[cnn-photo-caption image= http://i2.cdn.turner.com/cnn/2010/images/07/20/art.bachmann.gi2.jpg caption ="Rep. Michele Bachmann proposed and pushed for the creation of a Tea Party caucus."] Washington (CNN) - One day before the first official meeting of the Tea Party caucus in the House of Representatives, the big question on Capitol Hill which Republicans will join the new caucus?
Rep. Michele Bachmann proposed and pushed for the caucus. The conservative congresswoman from Minnesota, who's a favorite of many Tea Party activists, won approval for the new organization late last week from the Democratic leadership.
Bachmann tells CNN that she's invited "a number of members" to come to the group's first meeting, which will be held prior to a news conference to premiere the caucus.
But she says she already has a big name on board.
"The very first member to join the Tea Party caucus was Mike Pence who's the Republican Conference chair. That's a pretty big endorsement," says Bachmann.
Pence, a five term congressman from Indiana who may make a bid for the 2012 GOP presidential nomination, tells CNN that "having spoken at the 9/12 march on Washington, having spoken at Tea Party rallies, and the fact that I'm proud to be a Tea Party endorsed candidate for re-election, I was honored to join the Tea Party caucus."
Also signing up (at the time of this article's posting) are Republican congressmen Paul Broun of Georgia, Dan Burton of Indiana, John Carter of Texas, Louie Gohmert of Texas, Peter Hoekstra of Michigan, and Todd Tiahrt of Kansas.
Rep. Pete Sessions of Texas, the chairman of the National Republican Congressional Committee, said Tuesday that he's already joined the caucus as well. At a news conference with reporters, Sessions defended the Tea Party movement as "sincere" and "serious."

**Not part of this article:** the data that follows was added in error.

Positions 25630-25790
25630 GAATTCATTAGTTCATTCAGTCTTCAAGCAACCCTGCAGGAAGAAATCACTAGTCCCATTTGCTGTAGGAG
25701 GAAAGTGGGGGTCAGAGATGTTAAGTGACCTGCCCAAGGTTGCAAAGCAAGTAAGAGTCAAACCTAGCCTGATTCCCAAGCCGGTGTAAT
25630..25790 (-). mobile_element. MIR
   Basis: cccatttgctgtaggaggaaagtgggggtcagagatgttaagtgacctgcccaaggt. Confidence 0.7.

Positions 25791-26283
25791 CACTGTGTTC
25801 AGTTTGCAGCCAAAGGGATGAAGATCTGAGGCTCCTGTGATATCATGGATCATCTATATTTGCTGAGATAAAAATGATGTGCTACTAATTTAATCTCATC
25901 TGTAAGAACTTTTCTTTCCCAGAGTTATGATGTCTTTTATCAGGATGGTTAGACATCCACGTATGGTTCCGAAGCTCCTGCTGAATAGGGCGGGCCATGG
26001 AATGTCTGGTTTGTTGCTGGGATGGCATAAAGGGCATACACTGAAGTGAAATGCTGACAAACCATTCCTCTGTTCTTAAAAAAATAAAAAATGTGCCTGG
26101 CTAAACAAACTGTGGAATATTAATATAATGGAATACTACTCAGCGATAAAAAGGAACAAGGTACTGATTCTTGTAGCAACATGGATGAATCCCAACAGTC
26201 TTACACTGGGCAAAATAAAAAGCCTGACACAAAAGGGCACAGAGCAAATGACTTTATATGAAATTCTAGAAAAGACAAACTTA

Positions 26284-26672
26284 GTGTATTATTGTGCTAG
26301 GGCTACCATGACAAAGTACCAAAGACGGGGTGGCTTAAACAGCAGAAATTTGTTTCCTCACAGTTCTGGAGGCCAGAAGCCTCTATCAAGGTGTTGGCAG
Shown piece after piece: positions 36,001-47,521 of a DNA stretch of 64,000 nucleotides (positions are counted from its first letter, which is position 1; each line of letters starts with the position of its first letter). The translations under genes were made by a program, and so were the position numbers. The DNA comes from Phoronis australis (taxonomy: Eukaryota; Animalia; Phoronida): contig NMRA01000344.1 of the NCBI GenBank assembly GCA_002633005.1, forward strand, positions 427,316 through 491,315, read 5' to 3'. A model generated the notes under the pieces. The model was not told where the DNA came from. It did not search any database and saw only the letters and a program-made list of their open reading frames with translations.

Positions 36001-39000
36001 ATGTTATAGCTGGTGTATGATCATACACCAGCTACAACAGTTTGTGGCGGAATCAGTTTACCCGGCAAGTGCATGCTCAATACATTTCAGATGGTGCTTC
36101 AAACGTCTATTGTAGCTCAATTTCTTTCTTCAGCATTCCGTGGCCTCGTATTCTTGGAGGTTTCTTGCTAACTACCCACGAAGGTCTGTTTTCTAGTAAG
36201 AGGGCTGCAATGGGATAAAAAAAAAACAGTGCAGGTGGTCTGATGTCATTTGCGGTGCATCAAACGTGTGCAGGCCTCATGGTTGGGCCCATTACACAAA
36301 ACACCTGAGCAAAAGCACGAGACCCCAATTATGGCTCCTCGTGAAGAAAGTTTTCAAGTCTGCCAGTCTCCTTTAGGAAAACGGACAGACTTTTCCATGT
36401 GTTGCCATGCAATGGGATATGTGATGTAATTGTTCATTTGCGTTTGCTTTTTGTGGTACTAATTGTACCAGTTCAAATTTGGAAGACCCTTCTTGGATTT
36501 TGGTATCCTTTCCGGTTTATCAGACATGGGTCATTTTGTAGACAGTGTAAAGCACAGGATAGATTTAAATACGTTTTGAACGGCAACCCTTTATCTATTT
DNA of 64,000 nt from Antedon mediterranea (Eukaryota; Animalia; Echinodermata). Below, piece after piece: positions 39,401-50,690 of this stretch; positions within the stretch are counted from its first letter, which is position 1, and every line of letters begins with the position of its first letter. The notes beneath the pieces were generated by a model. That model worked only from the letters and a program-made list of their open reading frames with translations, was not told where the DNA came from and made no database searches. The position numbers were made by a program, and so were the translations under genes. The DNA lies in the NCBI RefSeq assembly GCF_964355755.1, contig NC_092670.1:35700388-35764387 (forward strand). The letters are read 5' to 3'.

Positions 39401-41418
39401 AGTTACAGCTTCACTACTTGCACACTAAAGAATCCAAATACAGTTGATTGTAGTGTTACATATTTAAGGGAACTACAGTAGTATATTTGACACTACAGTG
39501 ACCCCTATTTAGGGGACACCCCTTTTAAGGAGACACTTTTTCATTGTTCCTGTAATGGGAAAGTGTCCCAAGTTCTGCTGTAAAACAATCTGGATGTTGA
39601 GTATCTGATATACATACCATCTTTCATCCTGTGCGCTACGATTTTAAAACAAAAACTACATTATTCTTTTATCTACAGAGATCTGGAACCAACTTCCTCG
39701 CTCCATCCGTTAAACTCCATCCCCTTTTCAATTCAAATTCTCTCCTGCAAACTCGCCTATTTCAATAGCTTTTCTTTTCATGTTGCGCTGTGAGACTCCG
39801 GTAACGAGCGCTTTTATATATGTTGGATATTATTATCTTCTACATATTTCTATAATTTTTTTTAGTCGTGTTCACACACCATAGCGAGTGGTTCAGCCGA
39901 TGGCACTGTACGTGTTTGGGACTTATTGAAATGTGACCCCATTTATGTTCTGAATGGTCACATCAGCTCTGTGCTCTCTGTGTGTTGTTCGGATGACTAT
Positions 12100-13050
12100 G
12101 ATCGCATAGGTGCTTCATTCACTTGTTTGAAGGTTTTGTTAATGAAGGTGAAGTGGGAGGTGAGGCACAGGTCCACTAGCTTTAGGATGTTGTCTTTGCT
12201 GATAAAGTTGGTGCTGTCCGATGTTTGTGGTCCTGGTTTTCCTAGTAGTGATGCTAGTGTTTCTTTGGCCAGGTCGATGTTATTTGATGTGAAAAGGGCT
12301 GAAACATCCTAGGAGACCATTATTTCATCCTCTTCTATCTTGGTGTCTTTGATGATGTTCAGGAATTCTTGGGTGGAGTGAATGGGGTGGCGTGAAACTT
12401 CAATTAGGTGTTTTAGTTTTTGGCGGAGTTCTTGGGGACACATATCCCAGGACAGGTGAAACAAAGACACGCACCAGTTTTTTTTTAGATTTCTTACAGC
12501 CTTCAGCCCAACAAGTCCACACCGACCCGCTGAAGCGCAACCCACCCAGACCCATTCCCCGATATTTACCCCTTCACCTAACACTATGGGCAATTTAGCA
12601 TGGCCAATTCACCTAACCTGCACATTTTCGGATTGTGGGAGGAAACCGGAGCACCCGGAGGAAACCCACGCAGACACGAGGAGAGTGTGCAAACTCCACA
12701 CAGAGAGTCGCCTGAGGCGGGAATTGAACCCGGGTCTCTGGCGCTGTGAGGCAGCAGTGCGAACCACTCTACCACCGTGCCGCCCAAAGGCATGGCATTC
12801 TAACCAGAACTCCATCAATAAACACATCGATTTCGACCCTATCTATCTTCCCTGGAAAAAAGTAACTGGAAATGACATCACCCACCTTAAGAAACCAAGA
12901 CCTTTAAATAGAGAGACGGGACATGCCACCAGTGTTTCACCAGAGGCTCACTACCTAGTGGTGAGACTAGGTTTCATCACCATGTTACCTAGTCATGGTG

Not joining are the two top House Republicans: Minority Leader John Boehner of Ohio and Minority Whip Eric Cantor of Virginia.
"It's Boehner's personal policy not be a member of any caucus other than the House Republican Conference," spokesman Michael Steel said in a statement.
Bachmann says she understands.
"Leader Boehner doesn't join any caucus other than the Republican Conference. That's his rule so that's certainly no repudiation," Bachmann said, adding she doesn't feel Cantor is rejecting the caucus either.
The year and a half old Tea Party movement has infused a lot of energy and enthusiasm into the GOP, and the party, trying to recover from major election defeats in 2006 and 2008, has to a degree, embraced the movement. But the creation of the Tea Party caucus comes as the anti-tax and limited federal government movement faces its biggest controversy.
Sunday the National Tea Party Federation expelled one of the largest and best known national Tea Party groups, the Tea Party Express, and its spokesman Mark Williams. The Federation, a three month old organization that seeks to represent the Tea Party political movement around the country, acted following of an inflammatory blog post Williams wrote last week about the NAACP. Williams says he wrote the incendiary blog post in response to an NAACP resolution last week that called on Tea Party leaders to crack down on racist elements in the movement.
Tuesday House Majority Leader Steny Hoyer questioned how many Republicans would want to join the new caucus.
"We'll see how many Republicans join the Tea Party Caucus and see whether or not they want to adopt the tea party agenda," the number two Democrat in the House told reporters at a news conference.
The Maryland Democrat also repeated what he stated on the Sunday talk shows, saying he didn't think the Tea Party movement itself was racist, but said he's "seen some virulent racist tracks, which I believe are harmful to the public discourse."
Bachmann says she hopes her caucus will eventually become bipartisan in nature.
"The first letter I wrote about the Tea Party caucus was to speaker (Nancy) Pelosi to invite her to also become a part of the Tea Party caucus, so I'm hoping Democrats and Republicans will come together to become a part of this caucus," says Bachmann. "We're not about any political party – it's about listening to the American people."